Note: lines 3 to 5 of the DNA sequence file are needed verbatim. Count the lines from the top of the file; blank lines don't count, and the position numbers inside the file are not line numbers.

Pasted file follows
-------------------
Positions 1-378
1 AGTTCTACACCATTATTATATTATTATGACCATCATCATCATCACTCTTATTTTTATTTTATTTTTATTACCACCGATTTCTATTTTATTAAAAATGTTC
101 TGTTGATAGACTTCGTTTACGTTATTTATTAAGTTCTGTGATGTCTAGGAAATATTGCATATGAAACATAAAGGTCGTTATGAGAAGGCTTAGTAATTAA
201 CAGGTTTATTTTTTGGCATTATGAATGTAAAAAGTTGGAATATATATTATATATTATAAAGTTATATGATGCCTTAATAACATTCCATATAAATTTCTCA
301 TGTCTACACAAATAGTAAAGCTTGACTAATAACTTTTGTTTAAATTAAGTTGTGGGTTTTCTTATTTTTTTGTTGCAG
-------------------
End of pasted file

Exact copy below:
101 TGTTGATAGACTTCGTTTACGTTATTTATTAAGTTCTGTGATGTCTAGGAAATATTGCATATGAAACATAAAGGTCGTTATGAGAAGGCTTAGTAATTAA
201 CAGGTTTATTTTTTGGCATTATGAATGTAAAAAGTTGGAATATATATTATATATTATAAAGTTATATGATGCCTTAATAACATTCCATATAAATTTCTCA
301 TGTCTACACAAATAGTAAAGCTTGACTAATAACTTTTGTTTAAATTAAGTTGTGGGTTTTCTTATTTTTTTGTTGCAG